So excited about the May 2018 TETYC special issue, with a focus on academic freedom and labor. This is a collaborative issue with Forum editor Amy Lynch-Biniek, featuring contributions by Jeffrey Klausman, Kristen Higgens and Anthony Warnke, Katie McWain, and symposium contributions by Christie Toth, Howard Tinberg, Pat Sullivan, Darin Jensen, Annie Fleissner Del Principe, Jacqueline Brady, and others!
King, Emily. “Understanding Classroom Silence: How Students’ Perceptions of Power Influence Participation in Discussion-Based Composition Classrooms.” Teaching English in the Two-Year College 45.3 (2018): 284-305. Web. 16 Mar. 2018.
Emily King conducted a qualitative study of students’ willingness to participate in discussions in writing classrooms. She finds such exchanges essential in critical pedagogy, which, she contends, requires collaborative, dialogic engagement in order to raise student awareness of inequities and power structures “in the classroom and beyond” (284). In particular, she addresses how students’ perceptions of power differentials may influence their willingness to take part in discussion.
King reviews several decades of scholarship on student participation in critical classrooms to reveal hypotheses about the reasons students may or may not choose to speak during class. She cites scholars like Ira Shor, Paulo Freire, and Patricia Bizzell to propose that students often conclude, in Shor’s words, that their job is to “answer…
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Call for Submissions
We invite contributions for Explanation Points: Publishing in Rhetoric and Composition.
We are currently seeking contributions from faculty at 2-year institutions, 4-year teaching schools, and in adjunct or non-tenure-track positions at any institution. We are looking for short contributions by established and new members of our scholarly community, as well as those who have served as journal editors, on editorial review boards, and in other publication-related capacities.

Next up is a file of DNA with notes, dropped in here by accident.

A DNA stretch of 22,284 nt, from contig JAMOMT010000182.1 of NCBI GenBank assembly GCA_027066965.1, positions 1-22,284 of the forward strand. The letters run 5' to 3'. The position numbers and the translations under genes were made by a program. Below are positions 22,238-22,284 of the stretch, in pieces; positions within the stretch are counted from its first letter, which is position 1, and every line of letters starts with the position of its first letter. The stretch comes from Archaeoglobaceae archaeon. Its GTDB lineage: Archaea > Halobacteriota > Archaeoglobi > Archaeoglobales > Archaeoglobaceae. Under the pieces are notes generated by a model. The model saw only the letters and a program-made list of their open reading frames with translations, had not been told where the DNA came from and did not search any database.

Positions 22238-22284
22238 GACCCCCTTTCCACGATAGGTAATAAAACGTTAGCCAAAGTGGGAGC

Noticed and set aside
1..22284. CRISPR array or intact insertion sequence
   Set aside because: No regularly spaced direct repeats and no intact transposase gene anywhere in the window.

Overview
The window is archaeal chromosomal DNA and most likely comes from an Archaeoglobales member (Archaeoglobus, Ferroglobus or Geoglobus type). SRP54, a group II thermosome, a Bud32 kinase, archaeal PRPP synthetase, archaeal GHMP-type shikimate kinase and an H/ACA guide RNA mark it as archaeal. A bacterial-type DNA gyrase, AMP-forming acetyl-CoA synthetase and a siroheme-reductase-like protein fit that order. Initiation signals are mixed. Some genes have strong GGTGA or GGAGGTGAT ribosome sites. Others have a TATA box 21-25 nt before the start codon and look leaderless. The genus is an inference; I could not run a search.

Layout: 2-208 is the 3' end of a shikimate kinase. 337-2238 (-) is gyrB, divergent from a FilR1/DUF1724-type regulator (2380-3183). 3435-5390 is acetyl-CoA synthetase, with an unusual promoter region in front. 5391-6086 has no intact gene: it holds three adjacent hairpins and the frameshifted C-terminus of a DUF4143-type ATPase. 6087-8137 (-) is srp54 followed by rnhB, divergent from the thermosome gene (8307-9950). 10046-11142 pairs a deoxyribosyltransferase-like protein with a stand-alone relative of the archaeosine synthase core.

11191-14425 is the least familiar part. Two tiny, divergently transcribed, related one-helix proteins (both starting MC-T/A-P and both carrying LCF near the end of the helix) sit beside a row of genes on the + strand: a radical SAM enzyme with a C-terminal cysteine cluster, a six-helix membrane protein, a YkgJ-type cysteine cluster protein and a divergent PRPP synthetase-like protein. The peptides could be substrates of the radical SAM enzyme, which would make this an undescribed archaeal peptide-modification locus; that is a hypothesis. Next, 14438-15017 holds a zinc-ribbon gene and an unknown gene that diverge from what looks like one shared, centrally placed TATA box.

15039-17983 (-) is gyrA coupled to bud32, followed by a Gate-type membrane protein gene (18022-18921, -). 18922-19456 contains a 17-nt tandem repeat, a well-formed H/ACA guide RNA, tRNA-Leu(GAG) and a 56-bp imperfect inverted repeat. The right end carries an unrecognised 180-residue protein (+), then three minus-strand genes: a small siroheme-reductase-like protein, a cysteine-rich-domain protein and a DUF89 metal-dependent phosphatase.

This collection offers advice for publishing in rhetoric and composition (writing studies, technical communication, rhetoric, etc.). We invite contributions that offer first-person narratives of the best advice you have received or you have given during the writing process.
Read more here: http://www.digitalwriting.org/ep/
I’m about a year and a half into this editor gig and continue to engage in introspection, reflection and analysis about how exactly peer-review functions in the world of scholarly journal publishing. Though I have a strong record of publication in peer-reviewed journals and did prior to starting my term as editor, there is so much about scholarly publishing that is opaque. Before applying to serve as editor, I read Do We Still Need Peer Review? An Argument for Change by Thomas Gould. And I regularly follow the ongoing sagas of higher education publishing crises around predatory journals and the publish or perish mentality that has come to (if sloppily) be shorthand for the cutthroat world of the tenure track.
That being said, I decided that so little is said about how editing and peer review works that I want to write a little bit about what I have been doing, realizing, and concluding throughout this process. In part, (spoiler alert) this blog is inspired by the article I read in Inside Higher Ed recently called “Publication by Chance,” which reports in from a recent study of peer review practices. As the story reports on the shortcomings of the peer review process: “it can miss major errors in submitted papers, leaves room for luck or chance in publication decisions, and is subject to confirmation bias among peer reviewers. Given those factors, he says, it’s “natural to inquire whether the structure of the process influences its outcomes.” What the study eventually concludes is